“No one is born hating another person because of the colour of his skin, or his background or his religion. People learn to hate, and if they can learn to hate, they can be taught to love, for love comes more naturally to the human heart than its opposite.” – Nelson Mandela
According to the 2010 U.S. Census, Asheville is 79.3% white. Black or African American is the largest minority by percentage of 13.4%.
In the 1930s and 1940s during the New Deal, the Home Owner's Loan Corporation (HOLC), a government agency, recruited mortgage lenders, developers, and real estate appraisers in nearly 250 cities to create maps that color-coded credit worthiness and risk on neighborhood and metropolitan levels.
These maps and their accompanying documentation helped set the rules for nearly a half century of real estate practice. They have also served as critical evidence in countless urban studies in the fields of history, sociology, economics, and law.
In many instances, “red lining” in Asheville meant that the areas where African Americans lived and owned homes became "hazardous" areas for banks to loan money for mortgages.
In the United States home ownership is the number one way to generate wealth. The policies of the HOLC maps continued until 1968 when the Fair Housing Act banned racial discrimination in housing. The policies set the stage for the country and Asheville's persistent racial wealth gap. White households have had a head start and an advantage to building wealth.
- Learn the story of Isaac Dickson, a former slave who pioneered Asheville’s public school system.
- The history of the local African-American community goes back centuries. Learn more.
- Visit Asheville’s YMI Cultural Center to learn more about local African American history.
- Take a road trip to Charlotte to visit The Museum of the New South for a wealth of North Carolina civil rights history.
Building a Race Equity Culture
“This is the 21st century, and we would all like to think racism is dead in America. Actually, that's not the case: still there are some racial issues that are out across this nation, and so we have a responsibility as compassionate citizens of America, no matter what our ethnic group happens to be, to confront these issues when they arise.” – Alveda King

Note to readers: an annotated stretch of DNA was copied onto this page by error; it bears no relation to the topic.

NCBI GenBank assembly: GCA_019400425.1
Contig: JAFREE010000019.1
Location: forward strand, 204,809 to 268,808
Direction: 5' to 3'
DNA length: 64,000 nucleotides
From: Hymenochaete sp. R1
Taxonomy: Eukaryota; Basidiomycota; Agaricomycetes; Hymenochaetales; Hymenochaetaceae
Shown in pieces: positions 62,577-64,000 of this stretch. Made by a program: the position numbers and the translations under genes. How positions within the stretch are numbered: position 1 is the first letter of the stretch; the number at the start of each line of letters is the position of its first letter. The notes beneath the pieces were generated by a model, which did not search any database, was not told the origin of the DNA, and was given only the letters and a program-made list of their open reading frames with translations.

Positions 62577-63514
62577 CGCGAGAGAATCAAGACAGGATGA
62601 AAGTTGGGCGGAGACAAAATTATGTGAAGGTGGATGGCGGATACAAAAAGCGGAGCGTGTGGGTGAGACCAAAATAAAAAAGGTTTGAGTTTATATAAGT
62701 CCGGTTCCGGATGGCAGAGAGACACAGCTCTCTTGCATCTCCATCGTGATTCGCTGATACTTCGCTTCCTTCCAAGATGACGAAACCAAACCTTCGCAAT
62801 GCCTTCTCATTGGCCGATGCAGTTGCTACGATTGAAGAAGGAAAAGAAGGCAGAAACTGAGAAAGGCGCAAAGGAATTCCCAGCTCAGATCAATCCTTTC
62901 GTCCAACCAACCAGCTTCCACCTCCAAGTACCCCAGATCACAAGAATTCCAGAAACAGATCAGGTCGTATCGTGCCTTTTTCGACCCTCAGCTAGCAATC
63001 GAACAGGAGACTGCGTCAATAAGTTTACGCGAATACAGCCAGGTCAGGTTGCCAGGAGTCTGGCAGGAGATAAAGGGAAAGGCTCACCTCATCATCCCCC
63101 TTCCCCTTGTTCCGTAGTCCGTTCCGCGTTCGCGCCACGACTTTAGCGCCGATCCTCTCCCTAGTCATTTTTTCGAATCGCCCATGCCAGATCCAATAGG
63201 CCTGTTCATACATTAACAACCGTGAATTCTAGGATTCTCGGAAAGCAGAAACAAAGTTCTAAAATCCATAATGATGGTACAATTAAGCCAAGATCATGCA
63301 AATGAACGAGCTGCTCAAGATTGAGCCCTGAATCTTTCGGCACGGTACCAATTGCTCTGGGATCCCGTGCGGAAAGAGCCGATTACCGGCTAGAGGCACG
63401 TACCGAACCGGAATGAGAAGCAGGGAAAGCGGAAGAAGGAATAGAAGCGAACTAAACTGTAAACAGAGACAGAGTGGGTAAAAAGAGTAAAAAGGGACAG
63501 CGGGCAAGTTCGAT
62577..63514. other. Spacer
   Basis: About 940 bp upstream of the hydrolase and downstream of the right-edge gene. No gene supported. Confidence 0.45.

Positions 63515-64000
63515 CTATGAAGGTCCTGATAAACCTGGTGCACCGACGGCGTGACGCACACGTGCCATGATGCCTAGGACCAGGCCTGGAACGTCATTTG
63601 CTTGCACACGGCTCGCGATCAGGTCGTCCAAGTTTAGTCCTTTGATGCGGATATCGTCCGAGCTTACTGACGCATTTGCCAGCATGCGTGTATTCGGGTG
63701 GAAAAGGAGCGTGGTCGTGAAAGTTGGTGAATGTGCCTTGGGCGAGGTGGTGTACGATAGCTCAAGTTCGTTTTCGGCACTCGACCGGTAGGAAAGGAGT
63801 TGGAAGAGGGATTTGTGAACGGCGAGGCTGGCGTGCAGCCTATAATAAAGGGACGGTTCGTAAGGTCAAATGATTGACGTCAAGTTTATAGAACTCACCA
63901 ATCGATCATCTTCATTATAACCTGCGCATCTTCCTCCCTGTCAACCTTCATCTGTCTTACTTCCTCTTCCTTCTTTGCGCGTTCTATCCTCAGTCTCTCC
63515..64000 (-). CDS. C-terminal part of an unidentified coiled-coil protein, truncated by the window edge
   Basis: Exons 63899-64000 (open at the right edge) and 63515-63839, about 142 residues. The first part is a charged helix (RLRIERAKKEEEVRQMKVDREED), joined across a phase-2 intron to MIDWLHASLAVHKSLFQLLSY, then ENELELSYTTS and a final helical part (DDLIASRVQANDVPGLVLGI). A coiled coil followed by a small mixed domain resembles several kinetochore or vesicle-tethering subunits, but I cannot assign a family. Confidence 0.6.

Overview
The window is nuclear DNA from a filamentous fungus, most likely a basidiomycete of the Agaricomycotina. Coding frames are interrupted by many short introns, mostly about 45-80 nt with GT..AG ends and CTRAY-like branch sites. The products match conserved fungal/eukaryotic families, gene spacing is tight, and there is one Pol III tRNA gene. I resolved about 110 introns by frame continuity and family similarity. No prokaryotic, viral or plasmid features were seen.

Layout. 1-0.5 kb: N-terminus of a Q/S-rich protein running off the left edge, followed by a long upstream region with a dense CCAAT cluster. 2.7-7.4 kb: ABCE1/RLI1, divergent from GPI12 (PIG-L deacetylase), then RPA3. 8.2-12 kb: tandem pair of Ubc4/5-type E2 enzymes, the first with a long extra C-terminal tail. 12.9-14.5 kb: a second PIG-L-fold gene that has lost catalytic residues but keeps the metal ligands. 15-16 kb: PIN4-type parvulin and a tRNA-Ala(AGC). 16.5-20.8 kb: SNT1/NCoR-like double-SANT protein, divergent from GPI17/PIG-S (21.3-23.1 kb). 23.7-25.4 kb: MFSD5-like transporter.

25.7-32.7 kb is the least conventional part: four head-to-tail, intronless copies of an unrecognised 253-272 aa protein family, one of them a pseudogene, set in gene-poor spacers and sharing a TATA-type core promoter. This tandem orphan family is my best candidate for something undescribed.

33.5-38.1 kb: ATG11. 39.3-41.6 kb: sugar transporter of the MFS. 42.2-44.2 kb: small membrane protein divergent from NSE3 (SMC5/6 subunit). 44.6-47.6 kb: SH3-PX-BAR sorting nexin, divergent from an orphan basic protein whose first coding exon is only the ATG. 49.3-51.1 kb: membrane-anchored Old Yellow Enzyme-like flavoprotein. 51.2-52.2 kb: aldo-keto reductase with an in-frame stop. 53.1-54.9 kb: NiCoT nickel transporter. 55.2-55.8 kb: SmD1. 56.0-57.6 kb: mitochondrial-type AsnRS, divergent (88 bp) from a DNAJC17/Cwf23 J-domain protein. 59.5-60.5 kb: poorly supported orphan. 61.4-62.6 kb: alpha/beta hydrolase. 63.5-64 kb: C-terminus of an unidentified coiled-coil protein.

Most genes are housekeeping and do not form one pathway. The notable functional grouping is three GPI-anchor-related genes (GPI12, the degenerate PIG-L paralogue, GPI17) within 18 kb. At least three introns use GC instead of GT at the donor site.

- In one U.S. study, 15.8% of students reported experiencing race-based bullying or harassment. Research has found significant associations between racial bullying and negative mental and physical health in students.
- During the 2015–2016 school year, black students represented only 15% of total U.S. student enrollment, but they made up 35% of students suspended once, 44% of students suspended more than once, and 36% of students expelled. The U.S. Department of Education concluded that this disparity is “not explained by more frequent or more serious misbehavior by students of color.”
- Black Americans and white Americans use drugs at similar rates, but black Americans are six times more likely to be arrested for it.
- In another U.S. study, resumes with traditionally white-sounding names received 50% more callbacks than those with traditionally black-sounding names.
- Watch Cracking the Codes: Joy DeGruy, A Trip to the Grocery Store
- Read about the progression from Awake to Woke to Work. How can you affect the racial leadership gap in your spheres of influence?
- Study the past and present of local disparity with this collection of maps about history, displacement, and neighborhood change. Then share what you’ve learned with family and friends.
“Never doubt that a small group of thoughtful committed people can change the world. Indeed, it is the only thing that ever has.” – Margaret Mead
From "White People Are Broken" by Katherine Fugate:
In 1955, Emmett Louis Till was a 14-year-old African-American boy from Chicago who was visiting Mississippi.
A married 21-year-old white woman accused him of whistling at her. Three days later, the black teenager was hauled away from his bed by white men. He was lynched, beaten, mutilated and shot in the head. They strung barbed wire and a 75-pound metal fan around his neck then dumped his lifeless body in the Tallahatchie River.
Emmett’s mother, Mamie Till, insisted on an open casket. She wanted the country to view her son’s bloated, mangled body. “When people saw what happened to my son,” she said, “men stood up who had never stood up before.”
The all-white jury took two hours to acquit the two white men of Emmett’s murder. The jury would’ve acquitted him sooner, but they’d stopped for a soda break. Sixty-two years later, the woman who accused Emmett said she’d lied.
Read the full article about taking the opportunity to listen.